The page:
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WPS Families - The Reynolds Family

The Reynolds Family

SIx members of The Reynolds familyKeith Reynolds and his sisters, Loretta Williams and Caroline Gates, are among six members of the family who all work for Wichita Public Schools. Their sister, Matilda Reynolds, a longtime para at Linwood Elementary who retired in 2018, passed away this past summer.

They all gravitated toward working in education because their mother often stressed the importance of education during their upbringing.

“Even though our mother didn’t get past the fourth grade, education was important to her and we’ve passed that on to another generation,” Caroline said.

“My mother’s philosophy was ‘If you’ll go to school, you’ll go to work,’” said Loretta. “I think we might have only missed two days of school from Pre-K to senior year.”

“To her, education was the key to overcoming obstacles,” Keith said.

Keith and his sisters were three of seven children raised by a single mother near 26th & Piatt in Wichita with little money but lots of tough love.

“We knew we could do better and she expected us to do better,” Loretta said.

Loretta Williams is an interrelated Social Studies teacher at Brooks Magnet Middle School who has worked for the district for 26 years. Her husband, Kevin, is a security officer at Northeast Magnet High School.

Loretta worked as a para at Cessna, Caldwell and L’Ouverture elementary schools. She got her teaching degree and master’s degree from Grand Canyon University, did her student teaching at Caldwell and began teaching at Truesdell and Mead Middle Schools before going to Brooks. She is currently getting a doctorate in teacher leadership from Southwestern College and hopes to become a principal. 

“I love working with middle school students because they’re at a stage where you can still reach them and teach them before they enter high school when it all counts,” Loretta said.

She has set up a store in her classroom where students can earn incentives when they make gains in the classroom.

“It helps encourage them to do what others might have told them they couldn’t do or were afraid to do,” Loretta said. “I’ve had so many students work their way out of special ed into a regular classroom which is a place they never thought they could be.”

Keith Reynolds has worked for the district for 17 years. When he first started, he was Director of Title IX and the Americans With Disabilities Act in the Human Resources department where he served for 14 years before becoming Director of Equity and Diversity training for the district 3 years ago.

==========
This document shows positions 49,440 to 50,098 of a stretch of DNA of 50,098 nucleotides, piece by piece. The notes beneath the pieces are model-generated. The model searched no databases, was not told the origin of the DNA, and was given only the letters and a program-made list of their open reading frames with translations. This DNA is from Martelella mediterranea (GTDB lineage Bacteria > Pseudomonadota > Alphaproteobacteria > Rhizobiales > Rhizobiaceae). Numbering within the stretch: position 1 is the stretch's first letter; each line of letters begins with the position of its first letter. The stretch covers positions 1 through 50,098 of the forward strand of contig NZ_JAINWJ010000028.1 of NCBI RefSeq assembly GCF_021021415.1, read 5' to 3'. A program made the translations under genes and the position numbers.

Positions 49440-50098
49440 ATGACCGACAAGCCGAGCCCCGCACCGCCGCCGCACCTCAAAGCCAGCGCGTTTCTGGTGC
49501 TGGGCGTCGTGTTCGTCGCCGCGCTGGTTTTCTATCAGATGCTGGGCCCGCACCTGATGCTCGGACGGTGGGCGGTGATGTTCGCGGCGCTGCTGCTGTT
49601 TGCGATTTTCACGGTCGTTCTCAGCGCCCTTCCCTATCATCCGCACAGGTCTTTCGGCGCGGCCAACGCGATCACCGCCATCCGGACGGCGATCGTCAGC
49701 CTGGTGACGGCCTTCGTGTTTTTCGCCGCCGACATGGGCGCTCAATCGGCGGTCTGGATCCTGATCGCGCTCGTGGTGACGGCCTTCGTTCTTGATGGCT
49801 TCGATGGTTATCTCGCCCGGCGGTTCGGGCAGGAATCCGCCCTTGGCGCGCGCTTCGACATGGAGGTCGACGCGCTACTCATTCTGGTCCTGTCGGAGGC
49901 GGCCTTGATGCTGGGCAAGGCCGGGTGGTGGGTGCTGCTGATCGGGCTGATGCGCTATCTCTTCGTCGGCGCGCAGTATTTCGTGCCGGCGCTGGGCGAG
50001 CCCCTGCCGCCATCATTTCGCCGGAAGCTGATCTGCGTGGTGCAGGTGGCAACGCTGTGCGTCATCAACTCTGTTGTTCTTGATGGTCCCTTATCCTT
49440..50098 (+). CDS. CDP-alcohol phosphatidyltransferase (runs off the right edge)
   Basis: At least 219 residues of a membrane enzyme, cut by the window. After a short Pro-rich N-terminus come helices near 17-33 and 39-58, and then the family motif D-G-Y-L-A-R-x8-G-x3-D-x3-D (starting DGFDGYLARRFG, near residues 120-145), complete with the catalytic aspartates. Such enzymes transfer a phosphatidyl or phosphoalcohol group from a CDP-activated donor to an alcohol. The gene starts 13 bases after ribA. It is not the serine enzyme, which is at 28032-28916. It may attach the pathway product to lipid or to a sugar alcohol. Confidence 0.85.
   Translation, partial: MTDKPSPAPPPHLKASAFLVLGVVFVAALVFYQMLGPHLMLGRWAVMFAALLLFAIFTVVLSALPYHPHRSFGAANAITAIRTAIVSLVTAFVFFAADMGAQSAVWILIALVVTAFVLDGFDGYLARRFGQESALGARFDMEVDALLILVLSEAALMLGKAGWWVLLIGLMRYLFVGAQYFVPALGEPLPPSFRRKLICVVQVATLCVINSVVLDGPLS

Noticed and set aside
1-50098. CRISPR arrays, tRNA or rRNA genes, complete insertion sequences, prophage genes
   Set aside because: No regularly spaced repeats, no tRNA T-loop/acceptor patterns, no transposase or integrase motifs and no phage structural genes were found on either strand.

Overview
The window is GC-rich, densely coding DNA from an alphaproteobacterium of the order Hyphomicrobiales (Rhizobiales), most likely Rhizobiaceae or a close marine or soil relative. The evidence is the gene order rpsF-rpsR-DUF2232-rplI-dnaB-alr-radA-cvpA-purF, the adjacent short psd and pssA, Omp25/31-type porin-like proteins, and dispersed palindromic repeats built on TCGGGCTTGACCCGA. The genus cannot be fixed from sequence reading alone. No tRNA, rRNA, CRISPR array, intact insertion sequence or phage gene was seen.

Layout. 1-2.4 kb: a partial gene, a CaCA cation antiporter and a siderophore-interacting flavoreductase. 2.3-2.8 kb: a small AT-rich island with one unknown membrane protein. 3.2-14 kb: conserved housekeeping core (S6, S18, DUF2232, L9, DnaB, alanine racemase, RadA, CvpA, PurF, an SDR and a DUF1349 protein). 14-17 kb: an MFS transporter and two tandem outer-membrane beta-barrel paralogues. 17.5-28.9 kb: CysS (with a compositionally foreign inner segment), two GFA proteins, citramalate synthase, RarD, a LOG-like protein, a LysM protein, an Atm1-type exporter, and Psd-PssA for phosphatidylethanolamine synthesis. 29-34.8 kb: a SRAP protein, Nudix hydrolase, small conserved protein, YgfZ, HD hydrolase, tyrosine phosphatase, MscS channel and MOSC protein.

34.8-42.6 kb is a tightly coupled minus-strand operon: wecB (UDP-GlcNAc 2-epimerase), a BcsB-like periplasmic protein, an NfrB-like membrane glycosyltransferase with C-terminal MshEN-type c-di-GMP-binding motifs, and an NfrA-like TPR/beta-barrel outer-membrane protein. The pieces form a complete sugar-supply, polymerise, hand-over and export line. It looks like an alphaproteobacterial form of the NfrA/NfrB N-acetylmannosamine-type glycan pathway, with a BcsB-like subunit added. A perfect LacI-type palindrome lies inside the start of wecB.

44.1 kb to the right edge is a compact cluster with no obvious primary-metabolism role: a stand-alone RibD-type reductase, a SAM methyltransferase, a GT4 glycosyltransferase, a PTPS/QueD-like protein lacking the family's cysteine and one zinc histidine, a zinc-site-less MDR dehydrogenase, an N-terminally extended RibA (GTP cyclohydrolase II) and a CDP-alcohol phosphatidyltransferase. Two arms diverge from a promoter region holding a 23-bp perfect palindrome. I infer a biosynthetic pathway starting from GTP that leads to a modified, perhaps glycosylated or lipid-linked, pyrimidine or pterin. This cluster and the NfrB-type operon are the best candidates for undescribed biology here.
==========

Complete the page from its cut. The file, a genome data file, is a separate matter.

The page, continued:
Keith has two sons who work in the district. Arsenio Reynolds Reason is a para at Colvin Elementary, and Adrian Reynolds Reason is a para at Northwest High School. His niece, Marsha Walls, is an administrative assistant at Benton Elementary School.

Keith’s sister, Caroline Gates, is a special education para at Gordon Parks Academy and has worked for the district for 15 years. Her grandson, Isiah, is a Financial Literacy teacher and assistant football coach at East High School.

“I started out working in latchkey at Linwood in 2007 and had a chance to became a para that traveled between Linwood and Enders,” said Caroline. “I’ve really enjoyed working with elementary special education students. When you give them the tools they need to be successful, they can spell and read just like everyone else, they just need a little extra help.”

The siblings often share the stories of their upbringing with the students they encounter at work.

“When young people see you with a tie on, they assume you can’t relate to them because of where they grew up but I tell them ‘I grew up in that same neighborhood on public assistance,’” Keith said. “They have a whole new respect for you because you hold the key on how to overcome those obstacles.”

“Life has brought me back to the same area I grew up,” Caroline said. “I walk to work sometimes and the kids are surprised to see me in their neighborhood.”

Loretta still keeps a photo of the family house on 26th & Piatt in her classroom as a reminder of where she came from.

“Education and God were our ticket out,” said Loretta.